After a suspected scene or object change has been accurately located in a group of consecutive frames by use of a DC image extraction based technique, application of an appropriate bit allocation-based technique and/or an appropriate DC residual coefficient processing technique to P or B-frame information in the vicinity of the located scene quickly and accurately locates the cut point. This combined method is applicable to either MPEG-2 frame sequences or MPEG-4 multiple object sequences. In the MPEG-4 case, it is advantageous to use a weighted sum of the change in each object of the frame, using the area of each object as the weighting factor.
U.S. patent application Ser. No. 09/345,452 entitled “Compressed Bit-Stream Segment Identification and Descriptor,” filed by Divakaran et al. on Jul 1, 1999 describes a technique where magnitudes of displacements of inter-coded frames are determined based on the number bits in the compressed bit-stream associated with the inter-coded frames. The inter-coded frame includes macro-blocks. Each macro-block is associated with a respective portion of the inter-coded frame bits which represent the displacement from that macro-block to the closest matching intra-coded frame. The displacement magnitude is an average of the displacement magnitudes of all the macro-blocks associated with the inter-coded frame. The displacement magnitudes of those macro-blocks which are less than the average displacement magnitude are set to zero. The number of run-lengths of zero magnitude displacement macro-blocks is determined to identify the first inter-coded frame.
Work done so far has focussed on extraction of motion information, and using the motion information for low level applications such as detecting scene changes. There still is a need to extract features for higher level applications. For example, there is a need to extract features that are indicative of the nature of the activity and unusual events in a video sequence. A video or animation sequence can be perceived as being a slow sequence, a fast paced sequence, an action sequence, and so forth.
Examples of high activity include scenes such as goal scoring in a soccer match, scoring in a basketball game, a high speed car chase. On the other hand, scenes such as news reader shot, an interview scene, or a still shot are perceived as low action shots. A still shot is one where there is little change in the activity frame-to-frame. Video content in general spans the gamut from high to low activity. It would also be useful to be able to identify unusual events in a video related to observed activities. The unusual event could be a sudden increase or decrease in activity, or other temporal variations in activity depending on the application.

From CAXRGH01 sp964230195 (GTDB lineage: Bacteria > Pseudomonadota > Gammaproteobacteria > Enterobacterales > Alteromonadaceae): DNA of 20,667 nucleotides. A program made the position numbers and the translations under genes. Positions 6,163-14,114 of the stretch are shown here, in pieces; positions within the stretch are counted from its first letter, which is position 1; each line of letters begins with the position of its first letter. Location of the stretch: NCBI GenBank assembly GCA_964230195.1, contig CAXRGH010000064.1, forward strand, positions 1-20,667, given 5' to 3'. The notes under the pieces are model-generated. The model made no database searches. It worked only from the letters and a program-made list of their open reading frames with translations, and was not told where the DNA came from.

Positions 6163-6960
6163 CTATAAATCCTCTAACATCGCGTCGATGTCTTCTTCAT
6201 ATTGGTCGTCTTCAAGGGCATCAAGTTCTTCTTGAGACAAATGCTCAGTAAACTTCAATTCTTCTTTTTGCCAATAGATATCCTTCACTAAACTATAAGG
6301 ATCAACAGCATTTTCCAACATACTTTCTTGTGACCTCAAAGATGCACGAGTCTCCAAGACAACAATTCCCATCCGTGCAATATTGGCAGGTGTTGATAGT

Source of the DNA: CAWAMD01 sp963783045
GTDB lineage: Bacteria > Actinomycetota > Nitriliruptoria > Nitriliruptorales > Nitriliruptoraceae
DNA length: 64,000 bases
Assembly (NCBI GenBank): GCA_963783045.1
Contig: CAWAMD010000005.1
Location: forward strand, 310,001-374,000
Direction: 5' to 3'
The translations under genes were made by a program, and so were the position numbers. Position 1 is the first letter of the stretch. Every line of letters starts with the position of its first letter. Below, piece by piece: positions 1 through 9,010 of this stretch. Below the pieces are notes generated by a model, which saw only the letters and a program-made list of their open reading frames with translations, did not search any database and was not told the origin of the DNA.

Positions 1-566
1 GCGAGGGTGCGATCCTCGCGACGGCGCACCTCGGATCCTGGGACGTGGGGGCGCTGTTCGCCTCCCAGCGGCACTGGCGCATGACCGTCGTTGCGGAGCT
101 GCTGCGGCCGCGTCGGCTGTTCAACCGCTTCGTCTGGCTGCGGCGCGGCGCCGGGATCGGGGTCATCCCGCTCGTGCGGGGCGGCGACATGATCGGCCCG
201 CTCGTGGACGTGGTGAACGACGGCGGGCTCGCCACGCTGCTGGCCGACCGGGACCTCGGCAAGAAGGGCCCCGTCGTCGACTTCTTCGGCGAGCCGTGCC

A method and system detect an unusual event in a video. Motion vectors are extracted from each frame in a video acquired by a camera of a scene. Zero run-length parameters are determined for each frame from the motion vectors. The zero run-length parameters are summed over predetermined time intervals of the video, and a distance is determined between the sum of the zero run-lengths of a current time interval and the sum of the zero run-lengths of a previous time interval. Then, the unusual event is detected if the distance is greater than a predetermined threshold.
The zero run-length parameters can be classified into short, medium and long zero run-lengths, and the zero run-length parameters are normalized with respect to a width of each frame of the video so that the zero run-length parameters express the number, size, and shape of distinct moving objects in the video.
FIG. 1 is a block diagram of an activity descriptor according to the invention;
FIG. 2 is a flow diagram of a method for extracting the activity descriptor from the magnitudes of motion vectors of a frame;
FIG. 3 is diagram of a frame of sparse activity in a video;